If your protocol went to the full committee meeting and was not approved, you will either be required to make very minor revisions, which you will be informed can be returned via email, or you will be informed that your protocol needs significant development and will need to be re-submitted to a future full committee meeting. You will be informed of the above via email.
It is suggested that you keep your approval and your signed consent forms (after obtaining participant’s signature) for 5 years (American Psychology Association guidelines). You do not need to submit the signed consent forms to our office once they are signed by the participants.
Protocol Modification Process
This process should be used to modify protocols that have previously approved and have not expired.
To request a modification to your protocol, please submit a cover letter briefly outlining the newly proposed changes and the need for the modification. In addition to this letter, all appropriate documents that are affected by the modification will need to be submitted. Please indicate the new and/or modified content using the “track changes” function in Microsoft Word.
Common documents that are typically affected by modifications are:
- Consent Forms (Adult, Parental, Adolescent/Child)
- Recruitment Materials
- Data Collection Materials
Please submit your modification request via email to
Protocol Renewal Process
This process should be used only to renew protocols that were previously approved and have not expired.
To renew a protocol, please submit a cover letter outlining the need for the renewal, and include the following:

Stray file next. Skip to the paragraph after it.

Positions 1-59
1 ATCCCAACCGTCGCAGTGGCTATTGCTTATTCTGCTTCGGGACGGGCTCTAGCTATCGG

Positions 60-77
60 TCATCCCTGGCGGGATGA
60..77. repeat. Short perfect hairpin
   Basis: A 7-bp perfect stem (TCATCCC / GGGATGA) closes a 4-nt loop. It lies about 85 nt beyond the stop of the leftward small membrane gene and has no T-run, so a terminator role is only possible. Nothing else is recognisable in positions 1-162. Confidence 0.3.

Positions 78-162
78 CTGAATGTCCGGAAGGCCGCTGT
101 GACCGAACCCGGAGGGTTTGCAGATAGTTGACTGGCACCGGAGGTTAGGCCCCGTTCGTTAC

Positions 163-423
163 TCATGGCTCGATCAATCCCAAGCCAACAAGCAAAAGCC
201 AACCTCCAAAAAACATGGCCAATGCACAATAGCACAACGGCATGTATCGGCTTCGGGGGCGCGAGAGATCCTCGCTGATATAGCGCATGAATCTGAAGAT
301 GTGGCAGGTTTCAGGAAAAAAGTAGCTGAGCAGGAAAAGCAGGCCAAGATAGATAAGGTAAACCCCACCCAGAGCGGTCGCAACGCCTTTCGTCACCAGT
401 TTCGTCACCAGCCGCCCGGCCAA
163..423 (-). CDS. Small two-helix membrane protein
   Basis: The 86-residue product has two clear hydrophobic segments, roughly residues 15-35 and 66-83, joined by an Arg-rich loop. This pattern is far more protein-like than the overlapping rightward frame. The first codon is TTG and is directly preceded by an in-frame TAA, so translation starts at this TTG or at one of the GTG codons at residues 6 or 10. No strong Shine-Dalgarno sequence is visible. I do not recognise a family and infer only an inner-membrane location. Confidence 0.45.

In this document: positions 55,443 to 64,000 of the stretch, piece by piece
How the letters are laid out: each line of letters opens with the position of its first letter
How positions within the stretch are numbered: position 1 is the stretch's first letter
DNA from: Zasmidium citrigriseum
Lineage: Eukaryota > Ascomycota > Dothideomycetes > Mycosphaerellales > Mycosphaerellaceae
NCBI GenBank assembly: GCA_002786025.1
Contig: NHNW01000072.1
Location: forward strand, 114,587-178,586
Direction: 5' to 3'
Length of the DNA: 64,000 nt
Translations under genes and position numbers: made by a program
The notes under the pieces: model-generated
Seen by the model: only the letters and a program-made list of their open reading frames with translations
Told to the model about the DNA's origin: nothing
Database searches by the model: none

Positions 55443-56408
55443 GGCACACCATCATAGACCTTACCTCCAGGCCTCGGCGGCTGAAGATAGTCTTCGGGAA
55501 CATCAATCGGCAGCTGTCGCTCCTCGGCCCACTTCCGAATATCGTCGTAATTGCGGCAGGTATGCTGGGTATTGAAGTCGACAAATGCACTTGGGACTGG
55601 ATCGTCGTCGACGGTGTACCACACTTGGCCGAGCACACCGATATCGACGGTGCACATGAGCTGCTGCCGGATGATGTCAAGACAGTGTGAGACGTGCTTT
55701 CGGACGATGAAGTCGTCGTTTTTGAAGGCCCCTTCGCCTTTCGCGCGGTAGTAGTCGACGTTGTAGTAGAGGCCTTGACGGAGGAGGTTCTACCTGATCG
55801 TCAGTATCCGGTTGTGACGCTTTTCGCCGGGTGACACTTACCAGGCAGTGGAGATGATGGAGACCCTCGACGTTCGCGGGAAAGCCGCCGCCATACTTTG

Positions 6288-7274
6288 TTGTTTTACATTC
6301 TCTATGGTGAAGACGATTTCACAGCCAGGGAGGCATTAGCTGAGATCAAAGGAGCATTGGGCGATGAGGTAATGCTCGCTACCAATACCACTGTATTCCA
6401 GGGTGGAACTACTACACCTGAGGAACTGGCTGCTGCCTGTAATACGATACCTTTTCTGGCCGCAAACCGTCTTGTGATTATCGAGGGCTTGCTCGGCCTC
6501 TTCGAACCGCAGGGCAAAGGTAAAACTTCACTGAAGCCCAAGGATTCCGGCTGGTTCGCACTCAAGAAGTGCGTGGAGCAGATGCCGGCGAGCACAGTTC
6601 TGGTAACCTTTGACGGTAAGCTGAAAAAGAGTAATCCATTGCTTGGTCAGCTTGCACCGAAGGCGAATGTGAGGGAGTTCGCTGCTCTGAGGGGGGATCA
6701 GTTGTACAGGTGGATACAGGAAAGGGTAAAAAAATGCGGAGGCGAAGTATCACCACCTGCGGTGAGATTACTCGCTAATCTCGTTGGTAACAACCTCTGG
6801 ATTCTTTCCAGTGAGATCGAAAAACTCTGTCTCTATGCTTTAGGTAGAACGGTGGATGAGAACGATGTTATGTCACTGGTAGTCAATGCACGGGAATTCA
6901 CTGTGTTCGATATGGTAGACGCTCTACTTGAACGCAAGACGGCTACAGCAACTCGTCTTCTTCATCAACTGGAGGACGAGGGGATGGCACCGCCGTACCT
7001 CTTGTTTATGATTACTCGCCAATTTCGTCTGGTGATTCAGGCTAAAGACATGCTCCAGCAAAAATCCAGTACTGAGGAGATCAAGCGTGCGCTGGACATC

- The number of subjects accrued since the last IRB review of the protocol and (for ongoing studies) the total number accrued for the study;
- A summary of adverse events and any unanticipated problems involving risks to subjects or others and any withdrawal of subjects from the research or complaints about the research since last IRB review;
- A summary of any relevant recent literature, interim findings, and amendments or modifications to the research since the last review;
- Any relevant multi-center trial reports;
- Any other relevant information (especially information about risks associated with the research);
- A copy of the current informed consent document (without the approval stamp) and any newly proposed consent documents; and
- Any other changes to the study (e.g., personnel, measures, procedures, etc.)
Please submit your renewal request with the above documentation via email to email@example.com at least 30 days before the protocol expiration date.